The four-day Tour explored how innovations supported by government and industry are enabling the deployment of a more sustainable bioeconomy. The bioeconomy refers to the use of renewable biomass in place of fossil inputs such as coal and petroleum for production of products and services, including energy, plastics and chemicals. Because sustainability is aspirational and context-specific, during the Tour it was interpreted as being
characteristic of activities that maintain or enhance environmental, social, and economic benefits relative to the status quo.
Tour attendees from 10 countries met SE US industry stakeholders and landowners and visited forest field sites and two DOE national laboratories. The Study Tour also provided an opportunity for participants to develop a better understanding of the costs, benefits, opportunities and constraints of an expanding wood pellet industry. Most pellets produced in the SE US are exported to displace coal in European biopower facilities. The mixture of US and European participants from a diversity of backgrounds and sectors resulted in lively debates of issues. This photo essay summarizes the learnings and discussions that occurred during the Tour.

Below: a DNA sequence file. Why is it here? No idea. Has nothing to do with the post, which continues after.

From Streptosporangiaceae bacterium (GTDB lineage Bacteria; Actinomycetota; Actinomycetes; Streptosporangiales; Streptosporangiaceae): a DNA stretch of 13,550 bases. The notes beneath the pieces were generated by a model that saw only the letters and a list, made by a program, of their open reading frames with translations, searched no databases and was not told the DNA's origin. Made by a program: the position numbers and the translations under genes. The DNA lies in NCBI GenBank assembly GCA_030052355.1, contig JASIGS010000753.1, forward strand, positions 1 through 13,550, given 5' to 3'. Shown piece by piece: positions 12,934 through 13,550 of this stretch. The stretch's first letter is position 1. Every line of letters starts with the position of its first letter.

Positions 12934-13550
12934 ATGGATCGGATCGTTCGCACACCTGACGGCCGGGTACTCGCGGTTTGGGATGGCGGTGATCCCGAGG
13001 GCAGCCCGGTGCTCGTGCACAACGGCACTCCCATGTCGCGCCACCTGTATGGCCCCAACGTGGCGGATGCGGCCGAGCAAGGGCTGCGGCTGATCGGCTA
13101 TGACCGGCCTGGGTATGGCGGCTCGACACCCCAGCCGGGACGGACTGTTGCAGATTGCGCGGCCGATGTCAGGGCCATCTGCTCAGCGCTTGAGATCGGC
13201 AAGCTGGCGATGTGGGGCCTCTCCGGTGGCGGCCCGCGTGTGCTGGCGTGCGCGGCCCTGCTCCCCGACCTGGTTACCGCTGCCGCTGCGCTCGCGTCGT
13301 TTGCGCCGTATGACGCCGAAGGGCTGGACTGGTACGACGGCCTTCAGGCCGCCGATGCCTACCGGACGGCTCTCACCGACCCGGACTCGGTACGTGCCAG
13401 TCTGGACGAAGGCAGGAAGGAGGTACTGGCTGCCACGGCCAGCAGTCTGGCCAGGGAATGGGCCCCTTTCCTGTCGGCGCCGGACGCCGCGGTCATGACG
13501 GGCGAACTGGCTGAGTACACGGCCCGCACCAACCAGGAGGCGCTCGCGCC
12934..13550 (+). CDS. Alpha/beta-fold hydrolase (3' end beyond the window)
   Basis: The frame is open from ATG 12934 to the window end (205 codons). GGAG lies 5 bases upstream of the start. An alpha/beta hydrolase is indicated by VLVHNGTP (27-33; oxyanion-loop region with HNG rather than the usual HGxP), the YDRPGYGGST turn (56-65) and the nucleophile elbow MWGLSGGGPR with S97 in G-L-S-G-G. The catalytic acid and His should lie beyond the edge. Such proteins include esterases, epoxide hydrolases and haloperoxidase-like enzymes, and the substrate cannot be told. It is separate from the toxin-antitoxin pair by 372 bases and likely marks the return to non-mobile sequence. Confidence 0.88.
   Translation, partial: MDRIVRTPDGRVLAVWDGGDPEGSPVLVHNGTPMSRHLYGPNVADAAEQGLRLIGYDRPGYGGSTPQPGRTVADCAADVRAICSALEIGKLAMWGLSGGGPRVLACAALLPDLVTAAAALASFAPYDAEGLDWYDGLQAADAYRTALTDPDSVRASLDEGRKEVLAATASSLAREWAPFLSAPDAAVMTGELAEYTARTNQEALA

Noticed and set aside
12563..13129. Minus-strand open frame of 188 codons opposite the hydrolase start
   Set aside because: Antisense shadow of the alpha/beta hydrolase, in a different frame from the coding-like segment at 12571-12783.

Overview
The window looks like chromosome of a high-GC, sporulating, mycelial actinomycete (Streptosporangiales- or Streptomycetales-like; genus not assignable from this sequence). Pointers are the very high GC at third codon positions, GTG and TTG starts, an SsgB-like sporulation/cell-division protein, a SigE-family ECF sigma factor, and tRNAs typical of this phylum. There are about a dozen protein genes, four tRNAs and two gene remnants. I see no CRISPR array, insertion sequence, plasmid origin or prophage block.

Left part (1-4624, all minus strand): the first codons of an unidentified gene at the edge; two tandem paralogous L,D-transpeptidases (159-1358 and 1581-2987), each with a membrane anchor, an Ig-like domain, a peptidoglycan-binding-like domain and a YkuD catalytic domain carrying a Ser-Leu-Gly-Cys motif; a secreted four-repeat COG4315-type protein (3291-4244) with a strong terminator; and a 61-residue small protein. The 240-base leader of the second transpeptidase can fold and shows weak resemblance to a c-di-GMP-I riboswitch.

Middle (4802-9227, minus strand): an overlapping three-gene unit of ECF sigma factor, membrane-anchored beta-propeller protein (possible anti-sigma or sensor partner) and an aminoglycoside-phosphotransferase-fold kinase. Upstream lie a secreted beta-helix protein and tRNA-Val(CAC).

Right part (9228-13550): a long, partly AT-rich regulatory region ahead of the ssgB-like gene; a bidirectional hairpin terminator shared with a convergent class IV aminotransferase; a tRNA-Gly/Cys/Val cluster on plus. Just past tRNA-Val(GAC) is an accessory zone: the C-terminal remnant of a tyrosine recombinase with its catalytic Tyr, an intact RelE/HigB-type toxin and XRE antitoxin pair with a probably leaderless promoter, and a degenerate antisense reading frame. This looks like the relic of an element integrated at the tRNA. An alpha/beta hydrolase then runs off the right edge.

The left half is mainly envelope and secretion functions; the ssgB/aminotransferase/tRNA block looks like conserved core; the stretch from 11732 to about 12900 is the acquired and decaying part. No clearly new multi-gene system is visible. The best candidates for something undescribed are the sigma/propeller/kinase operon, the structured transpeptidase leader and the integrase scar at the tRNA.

Issues and conditions prevalent in SE US forests that were addressed through the field visits, presentations, and discussions among Tour attendees include the following.
Lands now managed as forests in the SE US have experienced significant periods of transition in management and ownership. The largest trees were selectively logged and most forests were cleared for agriculture in the centuries following European colonization of North America.